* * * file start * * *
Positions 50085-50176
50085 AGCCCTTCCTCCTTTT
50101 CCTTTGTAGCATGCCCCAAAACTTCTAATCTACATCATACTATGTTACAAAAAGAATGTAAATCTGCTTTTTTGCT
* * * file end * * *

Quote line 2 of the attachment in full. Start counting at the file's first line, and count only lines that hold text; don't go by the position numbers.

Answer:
50085 AGCCCTTCCTCCTTTT